5. ^ King, Anna (7 July 2009). "Brno reignites the pinkface debate: As gay-themed films Brno and Humpday hit theaters, TONY weighs in on the drama behind the comedy". Time Out. Retrieved 1 August 2018. Brno—in which a straight Sacha Baron Cohen plays a flamingly gay Austrian fashion reporter—is the latest film to be accused of making fun of the queer community, drawing the accusation of being pinkface. The epithet is a recent addition to the cinematic lexicon: simply put, it's a riff on the term blackface. It carries the same pejorative connotations but applies to straight actors taking on gay roles. Blackface has long gone the way of anti-miscegenation laws, yet Prop 8 is still with us. Is being gay the new black?
  6. ^ King, Anna (7 July 2009). "Brno reignites the pinkface debate: As gay-themed films Brno and Humpday hit theaters, TONY weighs in on the drama behind the comedy". Time Out. Retrieved 1 August 2018.
  7. ^ Manea, Dragos (2016). "Leonardo's paradoxical queerness: Da Vinci's Demons and the politics of straightwashing". In Hart, Kylo-Patrick R. (ed.). Queer TV in the 21st Century: Essays on Broadcasting from Taboo to Acceptance. Jefferson, NC: McFarland. pp. 159–177.
  8. ^ a b c "19 Queer Characters Straightwashed for TV and Film". 2017-05-16. Retrieved 2019-03-31.
  9. ^ Richards, Stuart (7 January 2015). "The Imitation Game and the 'straightwashing' of film". ABC. Retrieved 1 December 2018. So as delightful as it is that more people are learning about Alan Turing, when Oscar bait films consistently feature this soft "tolerance" for minorities, it all gets a bit exhausting.
  10. ^ Whitbrook, James (11 June 2015). "The New Constantine Comic Is Way More Comfortable With His Bisexuality". io9. Retrieved 2019-03-31.
  11. ^ Peters, Megan (October 9, 2017). "'DC's Legends Of Tomorrow' Producer Confirms Constantine's Bisexuality". Archived from the original on January 14, 2018. Retrieved August 6, 2018.
  12. ^ "Chip Zdarsky Opens Up About Jughead". Retrieved 2019-03-25.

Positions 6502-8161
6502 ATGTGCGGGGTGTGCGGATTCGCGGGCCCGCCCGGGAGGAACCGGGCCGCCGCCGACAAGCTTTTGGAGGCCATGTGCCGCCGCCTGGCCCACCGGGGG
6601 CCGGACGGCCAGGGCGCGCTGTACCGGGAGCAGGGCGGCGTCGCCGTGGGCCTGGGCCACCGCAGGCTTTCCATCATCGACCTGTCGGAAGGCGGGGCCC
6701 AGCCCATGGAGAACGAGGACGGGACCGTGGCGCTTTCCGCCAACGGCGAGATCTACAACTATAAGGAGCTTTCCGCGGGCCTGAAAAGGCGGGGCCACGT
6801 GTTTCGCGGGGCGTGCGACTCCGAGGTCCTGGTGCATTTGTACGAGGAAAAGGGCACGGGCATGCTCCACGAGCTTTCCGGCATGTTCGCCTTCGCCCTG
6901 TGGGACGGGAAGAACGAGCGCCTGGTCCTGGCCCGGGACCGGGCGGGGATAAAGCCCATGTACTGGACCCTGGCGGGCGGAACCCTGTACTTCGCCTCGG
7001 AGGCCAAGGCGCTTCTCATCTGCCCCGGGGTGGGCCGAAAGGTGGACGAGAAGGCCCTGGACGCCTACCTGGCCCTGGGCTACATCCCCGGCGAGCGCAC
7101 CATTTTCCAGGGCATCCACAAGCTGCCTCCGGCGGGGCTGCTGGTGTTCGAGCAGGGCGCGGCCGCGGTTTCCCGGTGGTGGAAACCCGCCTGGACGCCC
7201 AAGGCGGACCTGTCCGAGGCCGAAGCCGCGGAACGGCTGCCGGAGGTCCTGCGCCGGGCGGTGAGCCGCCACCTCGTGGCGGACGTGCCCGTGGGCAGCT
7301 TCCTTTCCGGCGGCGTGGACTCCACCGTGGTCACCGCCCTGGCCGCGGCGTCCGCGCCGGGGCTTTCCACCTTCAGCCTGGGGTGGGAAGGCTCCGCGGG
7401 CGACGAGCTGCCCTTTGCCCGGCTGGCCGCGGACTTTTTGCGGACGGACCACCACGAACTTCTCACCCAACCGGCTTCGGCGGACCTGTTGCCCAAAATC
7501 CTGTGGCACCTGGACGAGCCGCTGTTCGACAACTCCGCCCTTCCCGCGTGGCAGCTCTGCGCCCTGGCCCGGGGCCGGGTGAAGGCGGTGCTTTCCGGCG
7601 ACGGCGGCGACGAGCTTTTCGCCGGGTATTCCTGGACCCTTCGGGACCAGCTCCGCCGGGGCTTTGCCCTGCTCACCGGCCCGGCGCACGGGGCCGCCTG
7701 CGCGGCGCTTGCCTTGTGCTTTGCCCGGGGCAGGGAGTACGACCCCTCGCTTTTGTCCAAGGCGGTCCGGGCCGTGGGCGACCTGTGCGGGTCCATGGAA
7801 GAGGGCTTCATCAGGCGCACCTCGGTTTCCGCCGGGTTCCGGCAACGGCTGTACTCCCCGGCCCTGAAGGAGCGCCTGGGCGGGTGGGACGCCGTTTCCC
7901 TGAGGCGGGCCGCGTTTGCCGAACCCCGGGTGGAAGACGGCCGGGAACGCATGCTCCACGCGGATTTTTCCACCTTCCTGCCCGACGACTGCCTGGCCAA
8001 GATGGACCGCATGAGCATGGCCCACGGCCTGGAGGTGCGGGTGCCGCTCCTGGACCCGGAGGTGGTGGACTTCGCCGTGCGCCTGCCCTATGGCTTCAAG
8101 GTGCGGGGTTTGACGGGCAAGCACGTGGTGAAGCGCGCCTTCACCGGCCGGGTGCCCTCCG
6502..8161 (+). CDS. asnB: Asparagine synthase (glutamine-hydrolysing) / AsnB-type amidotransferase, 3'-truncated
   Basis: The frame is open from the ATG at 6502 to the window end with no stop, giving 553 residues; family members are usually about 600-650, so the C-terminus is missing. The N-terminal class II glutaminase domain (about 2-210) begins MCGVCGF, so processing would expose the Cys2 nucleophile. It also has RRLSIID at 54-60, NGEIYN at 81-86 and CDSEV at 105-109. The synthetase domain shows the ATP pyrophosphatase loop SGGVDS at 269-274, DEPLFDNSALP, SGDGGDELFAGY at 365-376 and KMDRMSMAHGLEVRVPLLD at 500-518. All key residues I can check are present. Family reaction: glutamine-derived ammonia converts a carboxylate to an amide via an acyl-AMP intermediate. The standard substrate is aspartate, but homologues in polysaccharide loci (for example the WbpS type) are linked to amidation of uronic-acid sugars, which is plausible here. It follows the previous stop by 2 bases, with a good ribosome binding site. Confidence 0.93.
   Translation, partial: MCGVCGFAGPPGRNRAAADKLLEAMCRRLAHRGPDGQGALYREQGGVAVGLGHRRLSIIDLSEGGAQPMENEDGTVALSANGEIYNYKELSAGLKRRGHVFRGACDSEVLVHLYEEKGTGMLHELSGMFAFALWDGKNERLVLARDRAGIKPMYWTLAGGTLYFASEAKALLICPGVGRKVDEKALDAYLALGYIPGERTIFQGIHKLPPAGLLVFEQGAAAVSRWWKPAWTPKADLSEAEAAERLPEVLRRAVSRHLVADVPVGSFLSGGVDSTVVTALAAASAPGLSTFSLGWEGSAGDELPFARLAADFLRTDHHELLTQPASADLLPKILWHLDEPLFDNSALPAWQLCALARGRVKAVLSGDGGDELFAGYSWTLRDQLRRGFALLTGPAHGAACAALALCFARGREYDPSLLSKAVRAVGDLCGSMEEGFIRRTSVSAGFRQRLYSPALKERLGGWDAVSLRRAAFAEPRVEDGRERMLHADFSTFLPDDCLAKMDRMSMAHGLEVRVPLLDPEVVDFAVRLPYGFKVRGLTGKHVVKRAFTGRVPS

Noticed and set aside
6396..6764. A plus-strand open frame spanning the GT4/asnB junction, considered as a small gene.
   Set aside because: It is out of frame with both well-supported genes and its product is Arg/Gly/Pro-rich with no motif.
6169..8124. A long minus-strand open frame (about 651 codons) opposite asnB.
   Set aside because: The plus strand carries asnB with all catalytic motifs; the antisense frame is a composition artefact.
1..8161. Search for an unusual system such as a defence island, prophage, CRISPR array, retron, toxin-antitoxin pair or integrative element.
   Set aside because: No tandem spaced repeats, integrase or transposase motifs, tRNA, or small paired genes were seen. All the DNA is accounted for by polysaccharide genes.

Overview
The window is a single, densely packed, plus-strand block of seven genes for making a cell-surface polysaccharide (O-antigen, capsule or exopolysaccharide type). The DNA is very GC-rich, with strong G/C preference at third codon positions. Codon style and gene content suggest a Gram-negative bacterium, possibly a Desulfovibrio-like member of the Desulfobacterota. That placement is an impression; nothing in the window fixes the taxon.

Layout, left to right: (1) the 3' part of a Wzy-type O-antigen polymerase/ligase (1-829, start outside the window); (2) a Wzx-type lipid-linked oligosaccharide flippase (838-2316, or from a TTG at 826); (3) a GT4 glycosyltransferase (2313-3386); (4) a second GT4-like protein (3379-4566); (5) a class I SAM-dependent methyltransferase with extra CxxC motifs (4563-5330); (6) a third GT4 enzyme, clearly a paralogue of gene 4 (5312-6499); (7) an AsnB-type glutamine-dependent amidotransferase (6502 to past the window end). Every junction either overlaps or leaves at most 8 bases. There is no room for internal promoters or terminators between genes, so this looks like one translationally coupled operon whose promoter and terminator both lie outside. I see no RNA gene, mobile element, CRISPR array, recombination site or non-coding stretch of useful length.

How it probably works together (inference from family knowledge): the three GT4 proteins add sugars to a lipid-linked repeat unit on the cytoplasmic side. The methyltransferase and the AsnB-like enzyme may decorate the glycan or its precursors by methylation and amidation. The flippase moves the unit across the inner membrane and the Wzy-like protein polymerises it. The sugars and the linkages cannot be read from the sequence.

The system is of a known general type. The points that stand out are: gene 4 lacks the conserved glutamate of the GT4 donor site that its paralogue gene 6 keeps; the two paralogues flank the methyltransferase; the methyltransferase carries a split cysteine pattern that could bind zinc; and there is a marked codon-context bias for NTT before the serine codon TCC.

13. ^ Russell, John (21 March 2018). "Rise's Straightwashing is a Stunning Letdown For Original Gay Stories". Out. It's sincere and measured. Characters deepen as the season progresses and I'm here for that evolution. At the same time, though, I will never be able to let go of Katim's [sic] original sin: coopting the story of a gay man and rewriting it in his own heterosexual image.
  14. ^ "Anime Censorship in the 90s and Early 2000s – Comic Book Legal Defense Fund".
  15. ^ a b c Chang, Edmond Y. (2015). "Love Is in the Air: Queer (Im)Possibility and Straightwashing in FrontierVille and World of Warcraft". QED: A Journal in GLBTQ Worldmaking. 2 (2): 6–31. doi:10.14321/qed.2.2.0006. S2CID 142240628.
  16. ^ "Zynga Goes West with FrontierVille Launch". 2010-06-09. Retrieved 2019-04-01.
  17. ^ Ruberg, Bonnie. 2018. "Straightwashing Undertale: Video Games and the Limits of LGBTQ Representation." In "The Future of Fandom," special 10th anniversary issue, Transformative Works and Cultures, no. 28.
  18. ^ Htoon, Sonia May (28 January 2016). "Professor Discusses Lack of Diversity in Video Games". Daily Nexus.
  19. ^ a b McDonald, Heidi (2015). "Romance in Games: What It Is, How It Is, and How Developers Can Improve It". QED: A Journal in GLBTQ Worldmaking. 2 (2): 32–63. doi:10.14321/qed.2.2.0032. JSTOR 10.14321/qed.2.2.0032. S2CID 152734015.